Review of ‘Covenant, A Story of Friendship’ by Mary Clark

5.0 out of 5 stars

A Story in the Moment of Fundamental Change by DM Denton

51qEtH4PMAL._BO2,204,203,200_PIsitb-sticker-v3-big,TopRight,0,-55_SX324_SY324_PIkin4,BottomRight,1,22_AA346_SH20_OU01_Covenant. An agreement between parties that is binding like a contract. It’s one of the metaphors used in the Christian and Jewish traditions regarding God’s relationship with and expectation of humankind. In a secular sense it can suggest a collective upholding of certain principals and beliefs—a ritual, even religious pledge and expectation of allegiance to a common, even exalted purpose.

In the bible, Covenant and Testament are used interchangeably. Mary Clark’s Covenant is a testament to how relationships form, flourish, are tested, fall apart, and, if they run deep enough, endure.

As the lives of three youths growing up in the 1950’s and 60’s on Florida’s Gulf Coast intersect, promises are made sub-consciously, at times devoutly. Commonality occurs because of being a certain age in a particular time and place, of sharing amusements, music, uncertainty and wonder, loss and discovery. Loyalty is the maturing of friendship seeded in companionship, threatened by struggle and change, and nurtured by empathy and necessity. Mary Clark’s nostalgic and sensitive offering of their story starts small, out of the inconspicuous, but grows larger and larger in its awareness of the world around them, paralleling very personal events with those that affect their country and the world. These were times I lived through—the civil rights movement, the cold war, JFK’s assassination—and, so, reminded me of how as a child my actual and imaginative life was affected by the decisions and actions of adults. Not always negatively, as one particular scene highlights. When Orchie sees a white man hit a black man who has walked onto a segregated beach and the white man is arrested, she experiences “…the thrill of being in the moment of fundamental change.” I can remember that feeling so well.

The story of Orchie, Red and Bobby is soothing and stark, amusing and disquieting, individualistic and altruistic as it reflects through hours, days, months and years. Mary Clark’s writing is eloquent, even as she ‘speaks’ of poverty and violence, devastation and betrayal. It is word-rich with beautiful sensory descriptions that set the scenes—the woods, the swamps, the beaches, the small town— where the young people spend their time; a blend of raw reality and dreaminess that moves the narrative beyond the simple alliance of children to an agreement that requires them to look into their consciences and hearts.

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Covenant is available in Kindle edition.

Visit Mary Clark’s Amazon Page.

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Read my review of Tally: An Intuitive Life by Mary Clark, published by All Things That Matter Press. Highly Recommended!

 

Whack, Wallop, Whack!

The Thrush
for the moment
without a song,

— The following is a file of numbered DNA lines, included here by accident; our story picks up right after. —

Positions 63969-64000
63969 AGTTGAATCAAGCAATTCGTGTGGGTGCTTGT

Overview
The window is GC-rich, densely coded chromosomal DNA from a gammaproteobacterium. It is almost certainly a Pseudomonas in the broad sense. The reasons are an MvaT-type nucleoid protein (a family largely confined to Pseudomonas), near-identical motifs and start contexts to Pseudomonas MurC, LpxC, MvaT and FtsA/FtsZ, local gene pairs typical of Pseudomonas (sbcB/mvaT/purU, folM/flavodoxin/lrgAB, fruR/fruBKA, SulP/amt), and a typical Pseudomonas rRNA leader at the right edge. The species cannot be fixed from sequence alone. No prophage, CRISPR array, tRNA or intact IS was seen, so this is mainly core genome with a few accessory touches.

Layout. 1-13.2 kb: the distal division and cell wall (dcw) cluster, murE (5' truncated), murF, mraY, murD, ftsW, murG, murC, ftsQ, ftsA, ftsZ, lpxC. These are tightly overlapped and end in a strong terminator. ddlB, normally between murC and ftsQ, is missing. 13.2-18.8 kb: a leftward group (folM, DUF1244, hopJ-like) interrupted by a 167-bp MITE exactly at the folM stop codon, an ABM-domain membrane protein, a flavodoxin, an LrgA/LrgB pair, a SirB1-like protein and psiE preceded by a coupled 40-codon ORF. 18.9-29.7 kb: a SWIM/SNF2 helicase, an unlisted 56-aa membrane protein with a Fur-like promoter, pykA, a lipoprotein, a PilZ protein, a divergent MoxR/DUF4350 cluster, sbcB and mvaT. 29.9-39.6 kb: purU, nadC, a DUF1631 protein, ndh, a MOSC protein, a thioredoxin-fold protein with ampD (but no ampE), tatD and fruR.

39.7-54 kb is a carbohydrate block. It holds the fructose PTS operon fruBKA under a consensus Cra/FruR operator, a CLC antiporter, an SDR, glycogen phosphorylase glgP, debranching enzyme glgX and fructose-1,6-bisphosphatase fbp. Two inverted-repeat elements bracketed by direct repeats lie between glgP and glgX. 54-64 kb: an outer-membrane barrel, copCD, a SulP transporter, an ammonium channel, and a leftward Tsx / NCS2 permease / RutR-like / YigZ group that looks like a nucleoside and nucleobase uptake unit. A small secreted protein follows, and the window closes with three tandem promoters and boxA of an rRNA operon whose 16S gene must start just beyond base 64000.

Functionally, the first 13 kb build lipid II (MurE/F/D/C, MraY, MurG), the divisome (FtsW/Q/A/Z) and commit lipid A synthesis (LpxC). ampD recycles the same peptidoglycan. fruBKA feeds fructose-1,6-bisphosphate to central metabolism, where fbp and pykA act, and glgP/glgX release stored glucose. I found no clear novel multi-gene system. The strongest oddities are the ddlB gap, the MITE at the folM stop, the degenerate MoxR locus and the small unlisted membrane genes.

walked the path
with a purpose
she had all along.

She meant
to crack that snail
so hard to crack;
who would’ve thought
all she should do
was give it a whack.

Whack, wallop, whack!
Whack, wallop, whack!
Such strength to pretend;
Whack, wallop, whack!
Stand back, stand back!

Have a go again!

The thrush
for the moment
found a new song,
flying off with
a meal she knew
she had all along.

Copyright by DM Denton 2014

Copyright by DM Denton 2014

An old one with a new title!

 

©Artwork and writing, unless otherwise indicated, are the property of Diane M Denton. Please request permission to reproduce or post elsewhere with a link back to bardessdmdenton. Thank you.

Another Repost: Song of the Thrush

Another repost from last summer’s Nature Insight series. 

The Thrush
for the moment
without a song,
walked the path
with a purpose
she had all along.

She meant
to crack that snail
so hard to crack;
who would’ve thought
all she should do
was give it a whack.

Whack, wallop, whack!
Whack, wallop, whack!
Such strength to pretend;
Whack, wallop, whack!
Stand back, stand back!

Have a go again!

The thrush
for the moment
found a new song,
flying off with
a meal she knew
she had all along.

                                 

Copyright by DM Denton 2011

                                                                                 

(Author’s note: Just had a little fun writing this inspired by long ago scribbled words.)

©Artwork and writing, unless otherwise indicated, are the property of Diane M Denton. Please request permission to reproduce or post elsewhere with a link back to bardessdmdenton. Thank you.

Nature Insight: Song of the Thrush

The Thrush
for the moment
without a song,
walked the path
with a purpose
she had all along.

She meant
to crack that snail
so hard to crack.
Who would’ve thought
all she should do
was give it a whack.

Whack, wallop, whack!
Whack, wallop, whack!
Such strength to pretend.
Whack, wallop, whack!
Stand back, stand back!

Have a go again!

The thrush
for the moment
found a new song,
flying off with
a meal she knew
she had all along.

                                                                                                                  

(Author’s note: Just had a little fun writing this inspired by long ago scribbled words.)

©Artwork and writing, unless otherwise indicated, are the property of Diane M Denton. Please request permission to reproduce or post elsewhere with a link back to bardessdmdenton. Thank you.